Combine the Victorious bucks recent trends with Crumbling Hearts

    1 of 1 2 of 1

      Crumbling Hearts (Independent)

      For whatever reason, there aren’t a lot of synth-pop artists these days hitting the dance floor in a mood that could loosely be defined as melancholy. At the moment, no one wants to be bummed out like Depeche Mode or Orchestral Manoeuvres in the Dark—they’re more into hitting the same glitzy, beautiful-people parties as Crystal Castles and the Golden Filter.

      Combine the Victorious bucks that trend on its five-song Crumbling Hearts EP. The band’s name suggests one of those Hitler-haired Victory Records emover acts that were all the rage a half-decade ago. What you get, though, is retro-tinted dance music guaranteed to resonate with those who spend far too much time alone in their lonely bedrooms, watching a cellphone that never seems to ring.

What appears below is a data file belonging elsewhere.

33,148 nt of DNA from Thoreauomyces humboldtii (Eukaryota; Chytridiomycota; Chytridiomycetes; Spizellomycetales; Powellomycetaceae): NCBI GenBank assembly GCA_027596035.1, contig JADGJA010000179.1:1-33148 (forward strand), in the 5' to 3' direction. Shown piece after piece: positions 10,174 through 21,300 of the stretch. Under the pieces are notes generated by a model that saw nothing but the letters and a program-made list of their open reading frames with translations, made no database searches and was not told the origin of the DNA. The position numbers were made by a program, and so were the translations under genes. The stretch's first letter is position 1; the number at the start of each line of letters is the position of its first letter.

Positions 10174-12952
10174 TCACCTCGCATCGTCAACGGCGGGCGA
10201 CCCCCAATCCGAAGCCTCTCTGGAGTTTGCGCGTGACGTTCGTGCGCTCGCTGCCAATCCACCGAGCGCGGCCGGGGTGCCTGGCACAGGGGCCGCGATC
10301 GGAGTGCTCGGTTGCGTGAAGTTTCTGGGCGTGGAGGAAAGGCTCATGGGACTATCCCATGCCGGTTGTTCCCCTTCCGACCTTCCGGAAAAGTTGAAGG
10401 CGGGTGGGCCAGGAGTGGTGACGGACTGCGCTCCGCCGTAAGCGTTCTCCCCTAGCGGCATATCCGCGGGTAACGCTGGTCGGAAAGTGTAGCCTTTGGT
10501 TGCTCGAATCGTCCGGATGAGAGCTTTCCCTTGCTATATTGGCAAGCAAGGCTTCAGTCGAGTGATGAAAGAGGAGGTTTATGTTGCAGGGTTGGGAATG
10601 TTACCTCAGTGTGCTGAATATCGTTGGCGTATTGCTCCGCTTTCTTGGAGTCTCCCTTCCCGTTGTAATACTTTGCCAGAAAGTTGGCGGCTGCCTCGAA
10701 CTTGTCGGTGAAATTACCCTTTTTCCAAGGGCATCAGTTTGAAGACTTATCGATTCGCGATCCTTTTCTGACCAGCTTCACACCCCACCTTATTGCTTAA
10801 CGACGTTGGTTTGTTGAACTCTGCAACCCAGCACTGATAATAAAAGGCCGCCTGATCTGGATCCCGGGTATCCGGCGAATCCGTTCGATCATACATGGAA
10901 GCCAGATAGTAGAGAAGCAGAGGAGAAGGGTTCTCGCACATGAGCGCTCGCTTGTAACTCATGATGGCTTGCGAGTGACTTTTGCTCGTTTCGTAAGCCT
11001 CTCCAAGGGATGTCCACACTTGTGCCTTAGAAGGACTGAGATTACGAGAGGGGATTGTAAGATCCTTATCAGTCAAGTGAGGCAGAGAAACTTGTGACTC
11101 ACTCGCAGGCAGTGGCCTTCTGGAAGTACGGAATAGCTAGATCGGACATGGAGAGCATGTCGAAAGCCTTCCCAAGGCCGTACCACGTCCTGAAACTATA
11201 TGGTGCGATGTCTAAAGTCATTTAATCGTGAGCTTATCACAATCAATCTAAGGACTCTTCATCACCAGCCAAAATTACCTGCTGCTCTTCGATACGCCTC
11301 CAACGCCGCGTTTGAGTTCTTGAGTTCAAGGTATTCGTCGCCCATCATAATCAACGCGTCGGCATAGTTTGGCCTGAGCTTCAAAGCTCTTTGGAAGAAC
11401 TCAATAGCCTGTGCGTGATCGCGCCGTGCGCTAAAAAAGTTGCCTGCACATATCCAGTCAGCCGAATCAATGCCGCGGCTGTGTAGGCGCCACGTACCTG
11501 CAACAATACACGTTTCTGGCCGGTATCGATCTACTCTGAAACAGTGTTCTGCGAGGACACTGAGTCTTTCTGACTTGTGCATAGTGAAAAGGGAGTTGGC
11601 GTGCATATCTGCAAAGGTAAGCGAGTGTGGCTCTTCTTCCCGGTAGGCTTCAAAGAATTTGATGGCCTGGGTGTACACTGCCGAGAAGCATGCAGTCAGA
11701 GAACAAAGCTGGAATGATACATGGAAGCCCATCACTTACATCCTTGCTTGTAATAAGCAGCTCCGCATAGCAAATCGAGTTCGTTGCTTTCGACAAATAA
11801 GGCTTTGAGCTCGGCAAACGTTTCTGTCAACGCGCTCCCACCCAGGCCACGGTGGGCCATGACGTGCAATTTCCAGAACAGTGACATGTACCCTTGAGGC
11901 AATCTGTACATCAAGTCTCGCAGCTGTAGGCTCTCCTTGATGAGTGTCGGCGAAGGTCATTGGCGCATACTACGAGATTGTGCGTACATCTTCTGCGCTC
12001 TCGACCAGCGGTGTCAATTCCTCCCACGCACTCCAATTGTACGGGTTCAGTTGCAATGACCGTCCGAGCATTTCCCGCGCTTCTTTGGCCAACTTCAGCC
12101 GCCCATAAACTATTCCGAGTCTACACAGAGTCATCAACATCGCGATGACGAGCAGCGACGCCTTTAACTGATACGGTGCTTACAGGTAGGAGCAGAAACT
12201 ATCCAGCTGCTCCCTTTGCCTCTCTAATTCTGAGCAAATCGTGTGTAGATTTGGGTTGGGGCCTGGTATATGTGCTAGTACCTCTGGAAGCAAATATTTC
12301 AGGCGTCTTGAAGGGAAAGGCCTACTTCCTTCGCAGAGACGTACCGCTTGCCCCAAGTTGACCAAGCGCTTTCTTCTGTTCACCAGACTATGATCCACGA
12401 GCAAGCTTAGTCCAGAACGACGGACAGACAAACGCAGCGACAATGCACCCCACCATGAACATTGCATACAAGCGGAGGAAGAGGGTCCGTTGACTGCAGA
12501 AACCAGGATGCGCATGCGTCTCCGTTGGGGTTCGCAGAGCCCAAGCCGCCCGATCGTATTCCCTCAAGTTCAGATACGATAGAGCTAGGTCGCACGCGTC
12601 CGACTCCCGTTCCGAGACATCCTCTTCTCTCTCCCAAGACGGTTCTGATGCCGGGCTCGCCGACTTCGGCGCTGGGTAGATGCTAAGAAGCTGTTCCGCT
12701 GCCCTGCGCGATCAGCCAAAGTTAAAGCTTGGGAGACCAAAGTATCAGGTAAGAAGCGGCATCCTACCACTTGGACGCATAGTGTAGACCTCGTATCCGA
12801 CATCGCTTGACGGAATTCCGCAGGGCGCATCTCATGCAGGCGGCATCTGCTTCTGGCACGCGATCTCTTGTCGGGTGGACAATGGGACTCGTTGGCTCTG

Like, say, Depeche Mode, Combine the Victorious doesn’t sound completely fixated on wallowing in self-pity. As coolly detached as the duo—Isabelle Dunlop and Mark Henning—is, there’s an ethereal underside to the unrepentantly synthetic title track and the ghostly “Glasgow”. The EP’s standout is “California State of Mind”, on which an elastic bass line and squelch-city percussion serve as the backdrop for a sun-kissed reminiscence of a road trip to the state where it never seems to rain. Amazingly, Combine the Victorious manages to make that sound melancholy, although maybe not enough to make anyone forget OMD.